3. Under Link to, click Create New Document.

  4. Type the name of the new file, including the three-letter extension (such as .pub, .doc, or .xls).

  5. Do one of the following:

    • If you know the full path to the location where you want to create the new file, you can include the full path with the name.

    • If you don't know the full path, click Change, browse to the location that you want, and then click OK.

  6. Click either Edit the new document later or Edit the new document now.

    Note   The hyperlink works only on the computer that contains the file that you created.

Create a hyperlink to a Web page

Note   If you recently visited the Web page that you want to link to, you can start with step 3. In the Insert Hyperlink dialog box, click Browsed Pages. In the list of Web pages, click the URL that you want.

  1. In your Web browser, browse to the Web page that you want to link to.

  2. Select the URL of the Web page, and then press CTRL+C to copy it.

  3. In Publisher, select the text, the picture, or the shape that will be the hyperlink.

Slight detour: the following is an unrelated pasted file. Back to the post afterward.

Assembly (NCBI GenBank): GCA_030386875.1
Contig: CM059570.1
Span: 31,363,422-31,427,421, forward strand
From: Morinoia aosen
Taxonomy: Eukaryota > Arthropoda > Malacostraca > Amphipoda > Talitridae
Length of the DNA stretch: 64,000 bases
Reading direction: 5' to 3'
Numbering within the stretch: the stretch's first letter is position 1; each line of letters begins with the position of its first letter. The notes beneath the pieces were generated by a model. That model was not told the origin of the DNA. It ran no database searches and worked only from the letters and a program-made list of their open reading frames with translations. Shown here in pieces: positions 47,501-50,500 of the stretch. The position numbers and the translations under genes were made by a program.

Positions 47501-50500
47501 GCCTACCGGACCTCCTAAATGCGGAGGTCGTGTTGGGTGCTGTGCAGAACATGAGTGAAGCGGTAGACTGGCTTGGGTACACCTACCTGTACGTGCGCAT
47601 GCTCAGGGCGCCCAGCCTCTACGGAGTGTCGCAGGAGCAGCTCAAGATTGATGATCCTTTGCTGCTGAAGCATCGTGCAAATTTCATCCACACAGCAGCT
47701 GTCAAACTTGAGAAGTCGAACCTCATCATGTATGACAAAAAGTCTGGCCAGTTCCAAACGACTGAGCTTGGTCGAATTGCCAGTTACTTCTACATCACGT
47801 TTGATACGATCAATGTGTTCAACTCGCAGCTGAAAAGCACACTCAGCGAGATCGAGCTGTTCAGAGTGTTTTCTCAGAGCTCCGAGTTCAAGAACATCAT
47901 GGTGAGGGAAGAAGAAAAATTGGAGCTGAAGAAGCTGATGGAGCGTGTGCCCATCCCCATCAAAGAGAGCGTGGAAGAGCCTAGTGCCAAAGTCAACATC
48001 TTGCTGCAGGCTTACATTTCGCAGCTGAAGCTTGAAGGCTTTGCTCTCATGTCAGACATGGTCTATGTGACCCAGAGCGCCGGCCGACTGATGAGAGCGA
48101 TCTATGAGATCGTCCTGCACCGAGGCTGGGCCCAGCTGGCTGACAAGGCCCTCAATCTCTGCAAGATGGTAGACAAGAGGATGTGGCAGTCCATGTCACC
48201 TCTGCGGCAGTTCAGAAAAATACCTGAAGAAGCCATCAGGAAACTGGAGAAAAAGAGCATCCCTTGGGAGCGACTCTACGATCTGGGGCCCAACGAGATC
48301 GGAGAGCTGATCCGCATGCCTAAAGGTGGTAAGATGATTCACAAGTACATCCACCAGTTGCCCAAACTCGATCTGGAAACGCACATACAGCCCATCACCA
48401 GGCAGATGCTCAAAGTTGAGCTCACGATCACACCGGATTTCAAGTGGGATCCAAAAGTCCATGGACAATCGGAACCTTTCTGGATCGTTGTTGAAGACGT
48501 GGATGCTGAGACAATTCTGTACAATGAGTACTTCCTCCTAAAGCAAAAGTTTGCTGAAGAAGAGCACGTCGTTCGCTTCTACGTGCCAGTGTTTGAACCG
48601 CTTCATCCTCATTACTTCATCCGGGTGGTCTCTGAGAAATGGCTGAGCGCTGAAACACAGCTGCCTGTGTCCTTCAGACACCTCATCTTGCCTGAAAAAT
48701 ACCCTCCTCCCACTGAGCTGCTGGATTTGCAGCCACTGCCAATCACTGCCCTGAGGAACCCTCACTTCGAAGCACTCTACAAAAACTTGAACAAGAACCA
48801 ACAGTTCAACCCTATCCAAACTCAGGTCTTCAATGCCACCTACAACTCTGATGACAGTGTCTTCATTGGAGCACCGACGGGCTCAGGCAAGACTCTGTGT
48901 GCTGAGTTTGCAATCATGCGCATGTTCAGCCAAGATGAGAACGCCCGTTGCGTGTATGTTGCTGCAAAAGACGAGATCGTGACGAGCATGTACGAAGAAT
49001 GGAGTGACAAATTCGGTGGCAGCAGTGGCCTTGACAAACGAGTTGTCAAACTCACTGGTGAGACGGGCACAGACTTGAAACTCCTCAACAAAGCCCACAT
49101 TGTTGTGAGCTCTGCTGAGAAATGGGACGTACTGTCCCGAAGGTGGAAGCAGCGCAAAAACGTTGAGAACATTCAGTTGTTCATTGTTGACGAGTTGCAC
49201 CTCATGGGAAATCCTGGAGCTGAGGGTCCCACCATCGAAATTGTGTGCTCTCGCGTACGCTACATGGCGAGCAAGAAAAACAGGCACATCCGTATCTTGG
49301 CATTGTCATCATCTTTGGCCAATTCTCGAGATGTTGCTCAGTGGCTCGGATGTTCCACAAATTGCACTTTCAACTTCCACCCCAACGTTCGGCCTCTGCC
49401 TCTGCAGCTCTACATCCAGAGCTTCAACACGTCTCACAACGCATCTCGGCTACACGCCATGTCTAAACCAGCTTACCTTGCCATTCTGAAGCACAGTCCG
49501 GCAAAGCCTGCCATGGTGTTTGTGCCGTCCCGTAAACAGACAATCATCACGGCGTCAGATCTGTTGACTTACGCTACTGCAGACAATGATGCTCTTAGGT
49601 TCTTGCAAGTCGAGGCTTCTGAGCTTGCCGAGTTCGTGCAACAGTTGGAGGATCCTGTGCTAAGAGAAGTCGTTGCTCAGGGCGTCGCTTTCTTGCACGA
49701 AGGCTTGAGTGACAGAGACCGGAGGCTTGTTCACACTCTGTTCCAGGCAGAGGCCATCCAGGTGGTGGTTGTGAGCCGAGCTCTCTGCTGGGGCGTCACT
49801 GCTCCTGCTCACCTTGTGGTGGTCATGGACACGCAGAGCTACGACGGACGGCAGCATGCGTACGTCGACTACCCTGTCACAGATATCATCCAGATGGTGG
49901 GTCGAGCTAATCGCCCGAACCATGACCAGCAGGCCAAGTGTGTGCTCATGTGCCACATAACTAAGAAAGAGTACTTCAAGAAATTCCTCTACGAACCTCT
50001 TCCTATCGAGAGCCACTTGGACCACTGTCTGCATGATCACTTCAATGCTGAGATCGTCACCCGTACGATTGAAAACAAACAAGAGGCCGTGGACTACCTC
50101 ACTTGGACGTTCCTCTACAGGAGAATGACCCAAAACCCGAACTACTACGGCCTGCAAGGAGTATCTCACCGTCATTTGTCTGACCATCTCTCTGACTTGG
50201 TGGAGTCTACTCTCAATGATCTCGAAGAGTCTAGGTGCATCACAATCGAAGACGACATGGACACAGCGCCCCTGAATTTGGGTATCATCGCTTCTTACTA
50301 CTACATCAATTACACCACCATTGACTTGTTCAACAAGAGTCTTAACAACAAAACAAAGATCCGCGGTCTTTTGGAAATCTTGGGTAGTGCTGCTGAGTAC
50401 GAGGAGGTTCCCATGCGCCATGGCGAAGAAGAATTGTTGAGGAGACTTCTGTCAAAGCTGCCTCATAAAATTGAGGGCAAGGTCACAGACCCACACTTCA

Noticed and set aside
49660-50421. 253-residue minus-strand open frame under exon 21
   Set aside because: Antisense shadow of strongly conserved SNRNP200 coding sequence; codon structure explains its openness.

4. On the Standard toolbar, click Insert Hyperlink Button image.

  5. Under Link to, click Existing File or Web Page.

  6. Click in the Address box, and then press CTRL+V to paste the URL.

Create a hyperlink to a specific location on a Web publication page

  1. Add a bookmark to your Web publication.

    How do I insert a bookmark?

    • On the Web Tools toolbar, click Bookmark Button image.

    • In the Bookmark dialog box, type a bookmark name, and then click Add.

      You can add as many unique bookmarks as you need, and later you can move them to the locations where you need them in your publication.

  2. Select the text, picture, or shape.

  3. On the Standard toolbar, click Insert Hyperlink Button image.

  4. In the Insert Hyperlink dialog box, click Bookmark.

  5. In the Select Place in Document dialog box, click the bookmark that you want to link to, and then click OK.

Create a hyperlink to an e-mail address

  1. Select the text or picture.

  2. On the Standard toolbar, click Insert Hyperlink Button image.

  3. Under Link to, click E-mail Address.

  4. Do one of the following:

    • Type the e-mail address that you want in the E-mail address box.

    • Select an e-mail address from the Recently used e-mail addresses list.

  5. In the Subject box, type the subject of the e-mail message.

Note   Some Web browsers and e-mail programs may not recognize the subject line.

Create a hyperlink to another page in your publication

  1. Select the text or picture.

  2. On the Standard toolbar, click Insert Hyperlink Button image.

  3. Under Link to, click Place in This Document.

  4. Select the page that you want.

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Applies To: Publisher 2007